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How to Be Wrong: Int'l Edition

Last summer, I was really excited to publish a new zine, "How to Be Wrong" in collaboration with my friend Jason. Working together over the course of a few months, he illustrated and I wrote about some concepts I'd been thinking about for months -- mainly, how a closed mindset (that I think we often deploy by default to protect ourselves)-- holds us back from learning new things and connecting with other people. The journey we took creating it definitely made me more aware and introspective and it's been exciting for us to get to share it beyond friends and family with help from Milwaukee bookstore Lion's Tooth and Microcosm Publishing who reaches audiences worldwide.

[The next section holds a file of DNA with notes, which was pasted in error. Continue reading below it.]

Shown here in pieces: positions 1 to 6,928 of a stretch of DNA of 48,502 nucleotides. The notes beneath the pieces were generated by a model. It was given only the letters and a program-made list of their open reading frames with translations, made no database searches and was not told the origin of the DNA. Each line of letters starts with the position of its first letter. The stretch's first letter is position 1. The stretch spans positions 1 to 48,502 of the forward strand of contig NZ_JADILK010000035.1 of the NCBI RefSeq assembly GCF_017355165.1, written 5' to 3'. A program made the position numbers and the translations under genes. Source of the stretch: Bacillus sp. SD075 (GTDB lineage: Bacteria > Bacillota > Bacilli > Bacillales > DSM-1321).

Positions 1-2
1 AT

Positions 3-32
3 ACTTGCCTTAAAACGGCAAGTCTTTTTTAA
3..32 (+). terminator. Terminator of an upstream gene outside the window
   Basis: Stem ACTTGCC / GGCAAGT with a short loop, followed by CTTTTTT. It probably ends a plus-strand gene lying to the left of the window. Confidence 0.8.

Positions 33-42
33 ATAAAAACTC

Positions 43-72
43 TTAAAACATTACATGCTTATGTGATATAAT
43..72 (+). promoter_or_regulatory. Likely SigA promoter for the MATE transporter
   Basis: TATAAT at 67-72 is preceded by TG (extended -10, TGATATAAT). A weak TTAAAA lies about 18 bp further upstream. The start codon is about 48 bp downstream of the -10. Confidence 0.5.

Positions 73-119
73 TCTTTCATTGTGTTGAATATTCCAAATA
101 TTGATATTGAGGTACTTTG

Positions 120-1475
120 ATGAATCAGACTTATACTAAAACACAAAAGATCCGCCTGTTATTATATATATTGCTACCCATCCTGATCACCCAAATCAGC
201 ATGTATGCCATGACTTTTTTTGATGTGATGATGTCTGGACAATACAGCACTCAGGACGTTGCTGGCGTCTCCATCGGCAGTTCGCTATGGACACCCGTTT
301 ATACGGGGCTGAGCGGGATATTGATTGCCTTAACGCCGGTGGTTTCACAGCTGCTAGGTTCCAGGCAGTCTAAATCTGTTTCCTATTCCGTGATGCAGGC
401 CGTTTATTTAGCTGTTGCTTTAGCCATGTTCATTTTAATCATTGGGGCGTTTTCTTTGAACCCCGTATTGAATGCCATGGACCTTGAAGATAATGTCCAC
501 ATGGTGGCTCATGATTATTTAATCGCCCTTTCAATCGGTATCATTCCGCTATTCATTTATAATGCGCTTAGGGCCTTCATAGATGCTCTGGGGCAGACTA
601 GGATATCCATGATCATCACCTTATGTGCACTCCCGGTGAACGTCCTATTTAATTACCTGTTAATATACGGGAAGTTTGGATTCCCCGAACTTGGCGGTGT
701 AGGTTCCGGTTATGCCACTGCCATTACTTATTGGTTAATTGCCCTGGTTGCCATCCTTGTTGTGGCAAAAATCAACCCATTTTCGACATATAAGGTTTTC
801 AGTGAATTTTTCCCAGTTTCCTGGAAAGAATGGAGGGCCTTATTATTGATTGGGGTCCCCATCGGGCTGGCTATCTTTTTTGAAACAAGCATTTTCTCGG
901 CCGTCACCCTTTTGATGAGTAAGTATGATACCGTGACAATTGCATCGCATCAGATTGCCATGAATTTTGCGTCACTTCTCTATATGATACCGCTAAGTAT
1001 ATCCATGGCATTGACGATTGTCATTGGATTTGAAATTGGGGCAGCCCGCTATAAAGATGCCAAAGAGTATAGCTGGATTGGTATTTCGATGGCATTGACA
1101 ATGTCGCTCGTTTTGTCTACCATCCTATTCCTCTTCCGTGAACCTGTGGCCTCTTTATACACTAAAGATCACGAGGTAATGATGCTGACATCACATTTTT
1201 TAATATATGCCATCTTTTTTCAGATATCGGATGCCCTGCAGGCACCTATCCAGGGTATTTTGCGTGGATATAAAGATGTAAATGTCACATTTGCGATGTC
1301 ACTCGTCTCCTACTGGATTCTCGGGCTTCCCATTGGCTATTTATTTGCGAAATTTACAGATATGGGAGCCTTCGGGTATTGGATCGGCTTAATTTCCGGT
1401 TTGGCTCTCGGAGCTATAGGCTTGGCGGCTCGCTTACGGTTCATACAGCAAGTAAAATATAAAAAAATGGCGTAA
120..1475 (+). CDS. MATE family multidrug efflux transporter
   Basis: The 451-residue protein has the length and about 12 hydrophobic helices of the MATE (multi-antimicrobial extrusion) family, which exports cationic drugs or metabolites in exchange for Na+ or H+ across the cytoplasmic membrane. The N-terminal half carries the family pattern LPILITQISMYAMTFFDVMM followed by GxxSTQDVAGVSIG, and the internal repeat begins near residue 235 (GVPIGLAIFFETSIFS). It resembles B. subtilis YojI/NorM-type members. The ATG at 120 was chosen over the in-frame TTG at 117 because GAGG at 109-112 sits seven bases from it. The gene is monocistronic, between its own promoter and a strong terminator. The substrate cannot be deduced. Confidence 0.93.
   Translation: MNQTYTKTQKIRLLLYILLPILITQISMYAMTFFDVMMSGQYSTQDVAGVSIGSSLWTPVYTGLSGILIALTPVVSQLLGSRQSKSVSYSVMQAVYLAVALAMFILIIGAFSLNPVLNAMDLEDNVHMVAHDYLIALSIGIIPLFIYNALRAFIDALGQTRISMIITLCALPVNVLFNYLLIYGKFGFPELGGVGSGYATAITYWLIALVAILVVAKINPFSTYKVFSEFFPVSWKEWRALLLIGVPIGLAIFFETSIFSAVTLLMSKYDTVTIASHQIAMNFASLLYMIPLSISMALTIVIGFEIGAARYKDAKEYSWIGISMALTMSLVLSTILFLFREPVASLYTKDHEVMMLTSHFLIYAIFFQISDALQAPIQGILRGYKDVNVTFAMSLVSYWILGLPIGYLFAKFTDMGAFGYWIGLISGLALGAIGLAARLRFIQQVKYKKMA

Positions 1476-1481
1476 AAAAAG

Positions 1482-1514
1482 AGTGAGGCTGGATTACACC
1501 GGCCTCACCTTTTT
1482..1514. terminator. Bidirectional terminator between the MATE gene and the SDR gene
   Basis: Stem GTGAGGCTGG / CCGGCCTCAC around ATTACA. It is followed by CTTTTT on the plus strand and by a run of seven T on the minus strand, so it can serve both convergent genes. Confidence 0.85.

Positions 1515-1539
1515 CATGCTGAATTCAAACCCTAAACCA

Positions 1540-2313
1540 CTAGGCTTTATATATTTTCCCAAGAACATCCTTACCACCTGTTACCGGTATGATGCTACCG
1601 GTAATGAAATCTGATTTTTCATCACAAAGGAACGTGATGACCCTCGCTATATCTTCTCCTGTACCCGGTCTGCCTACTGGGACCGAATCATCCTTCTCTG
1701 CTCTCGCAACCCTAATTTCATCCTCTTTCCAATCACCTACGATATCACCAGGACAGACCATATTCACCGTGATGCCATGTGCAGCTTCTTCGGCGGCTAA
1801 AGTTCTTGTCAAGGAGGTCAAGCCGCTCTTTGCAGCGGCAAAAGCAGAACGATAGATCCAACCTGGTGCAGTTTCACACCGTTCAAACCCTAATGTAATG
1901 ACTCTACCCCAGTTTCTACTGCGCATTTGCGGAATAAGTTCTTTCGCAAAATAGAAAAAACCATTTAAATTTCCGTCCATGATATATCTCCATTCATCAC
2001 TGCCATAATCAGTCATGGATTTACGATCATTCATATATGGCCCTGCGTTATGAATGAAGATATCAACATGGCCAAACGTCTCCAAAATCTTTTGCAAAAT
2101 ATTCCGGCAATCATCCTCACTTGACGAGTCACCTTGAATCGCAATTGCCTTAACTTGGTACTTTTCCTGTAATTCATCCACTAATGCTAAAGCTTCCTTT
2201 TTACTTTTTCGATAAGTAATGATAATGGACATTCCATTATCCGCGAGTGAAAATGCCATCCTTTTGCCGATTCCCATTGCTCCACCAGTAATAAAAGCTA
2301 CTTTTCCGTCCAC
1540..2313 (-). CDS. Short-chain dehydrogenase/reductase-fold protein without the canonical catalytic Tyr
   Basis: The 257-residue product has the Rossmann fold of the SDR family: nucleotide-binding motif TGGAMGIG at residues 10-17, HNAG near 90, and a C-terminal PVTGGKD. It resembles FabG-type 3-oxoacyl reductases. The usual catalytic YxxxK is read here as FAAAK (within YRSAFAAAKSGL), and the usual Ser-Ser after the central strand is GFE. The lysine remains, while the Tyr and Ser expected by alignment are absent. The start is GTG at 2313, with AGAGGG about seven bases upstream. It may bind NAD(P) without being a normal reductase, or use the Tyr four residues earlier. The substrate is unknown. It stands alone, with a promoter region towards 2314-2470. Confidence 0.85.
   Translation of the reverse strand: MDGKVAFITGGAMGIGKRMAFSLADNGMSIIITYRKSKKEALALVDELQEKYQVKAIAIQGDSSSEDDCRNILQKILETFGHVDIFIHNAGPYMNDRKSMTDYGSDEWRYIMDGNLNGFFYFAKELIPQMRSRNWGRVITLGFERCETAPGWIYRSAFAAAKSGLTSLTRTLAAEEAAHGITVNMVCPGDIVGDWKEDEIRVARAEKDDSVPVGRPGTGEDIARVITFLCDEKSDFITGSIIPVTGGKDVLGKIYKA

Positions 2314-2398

As I now close in on two months in Switzerland, it's a topic I'm continuing to think about a lot. I'm getting a lot of practice in this skill! Even without a lot of culture shock, I've been navigating a lot of change - a new city, a new job, daily opportunities to listen to & speak in a different language. I've had to remind myself that in "How to be Wrong" my advice to readers was to cheer your mistakes because it meant you were learning.

That said, I've realized while I thought of myself as having a "learner's mindset," the image of this I had in my mind was reading about a topic I wasn't familiar with, getting comfortable enough to say "I don't know" or asking questions after a speaker's presentation. But there's another aspect to a learner's mindset I hadn't been giving as much thought to, one that is much less cool and controlled... it's the courage you have to muster through doing something you might not even be sure how to do, in front of others and to keep going-- through potential confusion and corrections.